What about people who have small tanks and accidentally add a teaspoon of micros 3x a week? A teaspoon doesn't seem like that much to a beginner, but in a small tank it can quickly reach toxicity levels especially since plants don't use up micros as quickly as they do macros.

When you say a specific hypothesis, liek traces kills things, cause algae, whatever..........you are best off stating a specific ppm etc, say

"0.2 ppm Cu from CMS+B will kill 50% CRS if you dose this amount daily for 4 weeks."
I never said they cause algae. I said they damage plants when micros reach certain ranges.
 

· Plant Whisperer
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2,547 Posts
Tom, you have not addressed several of my points in your last reply, nor have you provided any links or journals which support your conclusions that micros don't build up to toxic ranges in the aquarium. If you want to talk about proof then you need to back up your claims as well. You mentioned your 15+ years aquarium experience in an earlier post. That is not proof. I also have 15+ years of experience, as well as many years working in research labs, Yale University being one of them.

Zapins,

Analysis
EI:
0.5 Fe
0.01 Cu

Say you want 0.2ppm of Cu at your threshold:

0.5 Fe x 20X = 10 ppm
0.01 Cu X 20X = 0.2 ppm

Overdoing it 20X is not been done by anyone I've known or seen on line ever.

Say the toxic dose is 0.02 ppm Cu
That's still 2X the more than the upper limit for EI.

Math don't lie.
If you are starting with pure RO water with no other sources of micros then you are correct. However, most people do not reconstitute RO water, they use city or well water which have varying quantities of micro nutrients in them. I do not claim that copper is the heavy metal that always causes toxicity problems in our tanks. Most of the micros can cause issues when in toxic ranges. There are many situations that can bring about higher than normal concentrations of one or many micro nutrients. I already stated two in my previous post:

Zapins said:
What about people who have naturally higher levels of certain micro nutrients in their tap water? What happens when we add very high trace nutrients to their tank? Both doses combine and you can fully enter toxic ranges.

What about people who have small tanks and accidentally add a teaspoon of micros 3x a week? A teaspoon doesn't seem like that much to a beginner, but in a small tank it can quickly reach toxicity levels especially since plants don't use up micros as quickly as they do macros.
I have seen these both happen and have documented water values for each micro nutrient that was in the water at the time. In each case micro nutrients had entered the toxic range and unsurprisingly the plants showed micro nutrient toxicity symptoms. In addition, when micros were flushed out of the tank using RO water the problems disappeared as well.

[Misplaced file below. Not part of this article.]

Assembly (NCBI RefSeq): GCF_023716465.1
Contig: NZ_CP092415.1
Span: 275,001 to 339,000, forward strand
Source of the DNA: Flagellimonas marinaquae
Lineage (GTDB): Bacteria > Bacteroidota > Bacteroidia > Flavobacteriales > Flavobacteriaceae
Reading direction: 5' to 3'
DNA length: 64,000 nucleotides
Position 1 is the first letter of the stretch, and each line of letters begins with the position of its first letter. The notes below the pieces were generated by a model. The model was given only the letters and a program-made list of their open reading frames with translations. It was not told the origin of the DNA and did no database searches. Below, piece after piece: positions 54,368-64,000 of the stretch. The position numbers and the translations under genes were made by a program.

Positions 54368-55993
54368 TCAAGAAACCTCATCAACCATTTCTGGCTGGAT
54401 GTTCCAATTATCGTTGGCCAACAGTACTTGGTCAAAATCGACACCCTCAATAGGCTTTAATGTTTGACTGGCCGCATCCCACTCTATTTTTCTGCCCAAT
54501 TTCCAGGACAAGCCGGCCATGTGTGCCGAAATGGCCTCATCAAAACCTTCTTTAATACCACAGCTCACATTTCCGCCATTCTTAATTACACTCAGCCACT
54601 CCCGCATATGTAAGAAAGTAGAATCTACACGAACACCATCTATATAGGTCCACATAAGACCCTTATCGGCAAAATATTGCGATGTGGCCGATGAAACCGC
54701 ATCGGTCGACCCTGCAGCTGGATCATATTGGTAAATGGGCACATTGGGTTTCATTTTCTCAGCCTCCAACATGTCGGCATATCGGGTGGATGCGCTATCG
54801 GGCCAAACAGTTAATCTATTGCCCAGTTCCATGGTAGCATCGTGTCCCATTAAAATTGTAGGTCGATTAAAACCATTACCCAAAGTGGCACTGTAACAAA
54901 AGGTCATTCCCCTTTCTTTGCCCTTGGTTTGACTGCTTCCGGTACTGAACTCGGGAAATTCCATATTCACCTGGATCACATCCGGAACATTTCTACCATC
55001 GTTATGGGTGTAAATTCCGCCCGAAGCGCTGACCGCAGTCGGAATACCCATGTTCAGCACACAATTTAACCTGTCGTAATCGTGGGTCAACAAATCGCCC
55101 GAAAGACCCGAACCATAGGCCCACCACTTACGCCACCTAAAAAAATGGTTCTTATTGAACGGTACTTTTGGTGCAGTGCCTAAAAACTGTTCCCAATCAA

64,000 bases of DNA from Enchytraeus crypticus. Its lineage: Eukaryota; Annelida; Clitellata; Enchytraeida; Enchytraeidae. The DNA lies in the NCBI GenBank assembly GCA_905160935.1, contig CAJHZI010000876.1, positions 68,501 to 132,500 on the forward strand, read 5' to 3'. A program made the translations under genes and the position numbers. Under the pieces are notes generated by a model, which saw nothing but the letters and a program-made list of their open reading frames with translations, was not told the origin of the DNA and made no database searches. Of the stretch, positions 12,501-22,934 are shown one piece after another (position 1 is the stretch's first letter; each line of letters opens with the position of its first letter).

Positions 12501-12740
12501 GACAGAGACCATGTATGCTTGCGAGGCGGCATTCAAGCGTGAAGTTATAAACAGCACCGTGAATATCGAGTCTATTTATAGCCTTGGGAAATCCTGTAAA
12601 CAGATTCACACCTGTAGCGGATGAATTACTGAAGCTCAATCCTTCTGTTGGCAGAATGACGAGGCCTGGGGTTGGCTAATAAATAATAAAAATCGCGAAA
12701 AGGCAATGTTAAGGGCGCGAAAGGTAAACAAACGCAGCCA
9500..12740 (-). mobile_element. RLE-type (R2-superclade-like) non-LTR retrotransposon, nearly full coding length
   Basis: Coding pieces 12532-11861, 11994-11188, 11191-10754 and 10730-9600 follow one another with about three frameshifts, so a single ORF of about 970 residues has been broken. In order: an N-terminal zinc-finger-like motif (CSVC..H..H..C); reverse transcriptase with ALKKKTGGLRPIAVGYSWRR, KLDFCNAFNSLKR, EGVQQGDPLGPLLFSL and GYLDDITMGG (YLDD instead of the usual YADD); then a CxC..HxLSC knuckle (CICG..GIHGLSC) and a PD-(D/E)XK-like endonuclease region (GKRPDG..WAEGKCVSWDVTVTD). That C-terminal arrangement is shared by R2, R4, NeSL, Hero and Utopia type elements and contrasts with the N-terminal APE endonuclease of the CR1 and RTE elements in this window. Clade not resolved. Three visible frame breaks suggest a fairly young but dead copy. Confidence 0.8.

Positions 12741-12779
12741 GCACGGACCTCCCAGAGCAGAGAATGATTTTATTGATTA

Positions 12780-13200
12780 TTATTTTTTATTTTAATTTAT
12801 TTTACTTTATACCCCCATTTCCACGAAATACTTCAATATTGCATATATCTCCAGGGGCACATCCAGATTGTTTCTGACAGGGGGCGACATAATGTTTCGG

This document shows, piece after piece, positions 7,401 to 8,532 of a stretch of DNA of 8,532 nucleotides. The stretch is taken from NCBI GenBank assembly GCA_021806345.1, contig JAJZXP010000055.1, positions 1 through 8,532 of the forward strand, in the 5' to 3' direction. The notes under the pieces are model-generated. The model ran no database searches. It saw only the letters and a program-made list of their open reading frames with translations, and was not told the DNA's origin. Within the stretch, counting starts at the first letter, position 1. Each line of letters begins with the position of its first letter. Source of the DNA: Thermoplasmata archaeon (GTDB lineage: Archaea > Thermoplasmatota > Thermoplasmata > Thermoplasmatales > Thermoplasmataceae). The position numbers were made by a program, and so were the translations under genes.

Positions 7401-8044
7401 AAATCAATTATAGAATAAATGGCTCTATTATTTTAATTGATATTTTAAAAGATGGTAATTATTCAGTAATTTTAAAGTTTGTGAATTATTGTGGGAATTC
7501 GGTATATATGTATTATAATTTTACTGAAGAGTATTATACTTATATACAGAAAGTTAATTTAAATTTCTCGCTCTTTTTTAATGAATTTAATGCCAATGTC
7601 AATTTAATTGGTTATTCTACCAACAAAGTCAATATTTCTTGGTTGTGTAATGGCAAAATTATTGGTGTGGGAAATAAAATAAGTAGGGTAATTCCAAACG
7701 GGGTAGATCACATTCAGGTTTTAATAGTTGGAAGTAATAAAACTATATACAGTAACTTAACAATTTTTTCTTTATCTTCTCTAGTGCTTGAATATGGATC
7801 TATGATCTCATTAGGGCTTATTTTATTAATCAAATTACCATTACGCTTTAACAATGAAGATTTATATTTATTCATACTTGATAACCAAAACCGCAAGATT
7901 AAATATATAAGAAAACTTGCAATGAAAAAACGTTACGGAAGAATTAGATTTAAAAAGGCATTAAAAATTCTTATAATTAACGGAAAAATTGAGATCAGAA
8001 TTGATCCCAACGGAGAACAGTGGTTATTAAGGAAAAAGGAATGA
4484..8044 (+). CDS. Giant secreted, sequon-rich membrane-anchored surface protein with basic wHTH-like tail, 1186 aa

Ex: http://www.aquaticplantcentral.com/forumapc/fertilizing/88403-trouble-farm-help-8.html#post660565

Yet another example is when soil is used and heavy handed EI dosing is continued. The combined micros leaching from the soil and from EI can easily reach toxicity ranges.
Ex: http://www.plantedtank.net/forums/showthread.php?t=476929

Have you tested copper in planted tanks? It does not last long. Try it and see for yourself, do not take my word for it. Plants can handle quite a bit. Shrimp are the best bet for a hyper sensitive species. They are the best bet for a "canary in the coal mine"
I have actually. I had my water samples analyzed by lab grade equipment several times and there seems to be a lot of interesting data showing which micros end up staying in the water column. The most consistent part is that plants show signs of toxicity every time the heavy metals exceed certain concentrations. Read the second thread I provided in post #20. In addition to that thread, there are several other threads on various forums that describe similar examples.

See the table of test results when CSM+B was used:
http://www.plantedtank.net/forums/showpost.php?p=4874569&postcount=3

I've shown there's no risk at high CMS+B dosing for Shrimp.
I've got video, I've got long term photo journals, I've got dozens of local hobbyists who have seen my tanks in person.
Those are the facts.
It is good that you are documenting your tests. However, showing that shrimp do not die when CSM+B is dosed in moderation is not what I am claiming. If your copper levels reach the proven LD50 levels for copper or other heavy metals the shrimp will likely die. It is in the literature, or are you arguing that the literature values do not apply in our tanks?

You cannot logically conclude that there is risk, when others have show otherwise. People make these claims X is caused by Y, but then do not test their own hypotheses. These are not my hypotheses. They are yours, you argue for them, then you do the work.
Tom, you clearly didn't read through the links I provided where I showed the potential risk.

In addition, you have not provided any evidence in this thread to show that there is no risk.

Even if there might be and you want to use belief, you can still switch to a different brand. Both management issues are easily met.